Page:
Twenty-one programs and services have been cut as the City of Regina looks for ways to alleviate its $10.3-million funding shortfall.
Initially, 25 programs and services were on the chopping block but the city opted to continue funding four: the Regent Park Golf Course, the PlayEscapes summer drop-in program, conventional transit during statutory holidays, and operations and maintenance of the Leslie Lawn Bowling Greens.
But other programs and services, ranging from asphalt maintenance to landfill hours to flower pot maintenance, saw cuts.
The city projected nearly $1.7 million in annual savings from 2017 on and one-time savings of $874,500 from cutting all 25 programs and services.
Opting to continue the four programs and services will reduce the ongoing annual savings to just under $1.4 million.
Next year, the city is expecting a larger funding shortfall of $15.7 million due to the province axing its grants-in-lieu paid to municipalities.
The mill rate was increased to 6.49 per cent.
Cuts and trims
Among the larger cuts was the condo waste rebate, which will save the city $250,000 per year. Waste services are not provided by the city for condos, so a rebate was paid in its place.
The city's asphalt maintenance funding was reduced by $300,000 per year. Maintenance paving is done on particularly eroded stretches of Regina road when a simple pave would cost less than isolated annual maintenance, such as filling potholes. An analysis of the proposed cuts included in council's April 10 agenda noted the reduction could incur higher costs in the future.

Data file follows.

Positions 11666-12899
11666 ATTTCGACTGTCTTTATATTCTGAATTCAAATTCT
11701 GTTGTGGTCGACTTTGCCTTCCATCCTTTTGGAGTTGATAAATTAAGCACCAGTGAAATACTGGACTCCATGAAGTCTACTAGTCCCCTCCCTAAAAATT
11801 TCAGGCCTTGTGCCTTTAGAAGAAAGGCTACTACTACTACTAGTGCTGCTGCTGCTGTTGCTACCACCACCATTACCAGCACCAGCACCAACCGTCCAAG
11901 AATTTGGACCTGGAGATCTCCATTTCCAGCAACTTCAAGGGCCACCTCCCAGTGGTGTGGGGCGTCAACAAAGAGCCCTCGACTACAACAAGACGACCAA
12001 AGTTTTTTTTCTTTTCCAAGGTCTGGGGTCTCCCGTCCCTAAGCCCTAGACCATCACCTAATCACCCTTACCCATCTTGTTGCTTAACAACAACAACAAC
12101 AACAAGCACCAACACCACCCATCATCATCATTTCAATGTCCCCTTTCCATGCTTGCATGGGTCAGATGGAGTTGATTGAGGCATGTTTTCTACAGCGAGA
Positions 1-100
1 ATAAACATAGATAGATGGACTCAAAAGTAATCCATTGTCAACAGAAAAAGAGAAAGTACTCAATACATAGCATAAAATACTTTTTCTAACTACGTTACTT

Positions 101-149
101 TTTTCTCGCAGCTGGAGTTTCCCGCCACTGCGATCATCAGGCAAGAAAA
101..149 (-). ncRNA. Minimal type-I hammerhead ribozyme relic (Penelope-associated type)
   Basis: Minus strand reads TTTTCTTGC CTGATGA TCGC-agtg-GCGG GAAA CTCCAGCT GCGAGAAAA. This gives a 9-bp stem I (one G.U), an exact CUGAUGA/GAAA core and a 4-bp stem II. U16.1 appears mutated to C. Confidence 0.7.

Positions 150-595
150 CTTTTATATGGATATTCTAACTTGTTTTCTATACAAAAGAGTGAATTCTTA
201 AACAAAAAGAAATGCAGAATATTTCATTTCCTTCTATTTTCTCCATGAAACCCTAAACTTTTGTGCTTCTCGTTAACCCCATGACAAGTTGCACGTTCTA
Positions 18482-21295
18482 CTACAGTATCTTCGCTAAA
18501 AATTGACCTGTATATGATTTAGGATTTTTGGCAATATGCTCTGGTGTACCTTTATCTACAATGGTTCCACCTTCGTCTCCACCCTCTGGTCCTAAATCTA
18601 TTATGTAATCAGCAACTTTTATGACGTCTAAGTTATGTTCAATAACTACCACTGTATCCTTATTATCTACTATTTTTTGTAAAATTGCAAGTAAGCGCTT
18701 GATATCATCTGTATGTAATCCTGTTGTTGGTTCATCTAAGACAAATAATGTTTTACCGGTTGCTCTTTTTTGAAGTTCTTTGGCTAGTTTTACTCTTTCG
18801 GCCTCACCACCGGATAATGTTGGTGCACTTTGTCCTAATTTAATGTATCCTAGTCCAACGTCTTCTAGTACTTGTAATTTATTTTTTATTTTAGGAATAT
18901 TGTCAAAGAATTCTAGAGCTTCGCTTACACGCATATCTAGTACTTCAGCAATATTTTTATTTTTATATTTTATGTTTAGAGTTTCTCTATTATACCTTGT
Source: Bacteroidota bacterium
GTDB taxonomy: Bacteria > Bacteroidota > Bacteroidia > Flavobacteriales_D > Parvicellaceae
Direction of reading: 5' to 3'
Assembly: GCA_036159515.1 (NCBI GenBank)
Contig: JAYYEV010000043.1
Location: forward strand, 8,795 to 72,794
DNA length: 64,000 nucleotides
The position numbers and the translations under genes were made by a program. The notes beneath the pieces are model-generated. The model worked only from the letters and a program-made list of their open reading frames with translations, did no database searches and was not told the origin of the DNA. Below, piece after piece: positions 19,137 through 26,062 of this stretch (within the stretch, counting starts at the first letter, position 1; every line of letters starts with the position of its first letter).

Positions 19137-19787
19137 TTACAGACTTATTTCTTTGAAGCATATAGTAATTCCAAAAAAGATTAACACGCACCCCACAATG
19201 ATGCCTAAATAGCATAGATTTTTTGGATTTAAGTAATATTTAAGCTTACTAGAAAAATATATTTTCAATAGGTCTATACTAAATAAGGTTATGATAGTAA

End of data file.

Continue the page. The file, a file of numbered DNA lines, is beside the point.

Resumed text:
The city's summer sweep program was scrapped, which will save $130,000 per year. The sweep primarily focused on the downtown area. The city's analysis said scrapping the program increases the risk of debris getting into the storm sewer system.
The collection depot program — including pick up of leaf and yard waste, and hazardous household waste, along with the "treecycle" program — was eliminated, for a one-time saving of $400,000. The city noted the cut will result in more waste being sent to the landfill, an increased workload at the landfill, and a reduction in casual landfill jobs.
The city is moving to a biweekly schedule in the winter months for solid waste collection, which will provide a one-time saving of $132,000. Staff will be reduced and this cut could result in over-filled trash bins, the city noted.
- Snow Busters program eliminated, saving $50,000 per year.
- Printed leisure guides eliminated, saving $40,000 per year.
- Spring and road construction advertising eliminated, saving $75,000 per year.
- Snow fencing will be reduced, saving $55,000 per year.
- 2017 fall herbicide spray will be suspended, saving $63,000.
- Contracted pruning is reduced, saving $50,000 per year.
- The number of flower pots, primarily in the downtown area, will be reduced to 100 pots from 400, saving $18,500 per year.
- The transit grant for Agribition patrons will be reduced, saving $60,000 per year.
- Heritage Award Ceremony will be eliminated, saving $6,000 per year.
- Heritage conservation program has reduced its scope, saving $50,000.
- Consultation regarding the downtown housing initiative has been deferred, saving $37,500.
- Recycling public outreach to schools reduced, saving $30,000.
- Recycling communication reduced, saving $100,000.
- Landfill will be closed on statutory holidays effective May 1, saving $60,000.
- Landfill hours will change to winter hours, closing at 5:30 p.m. CST, saving $61,000.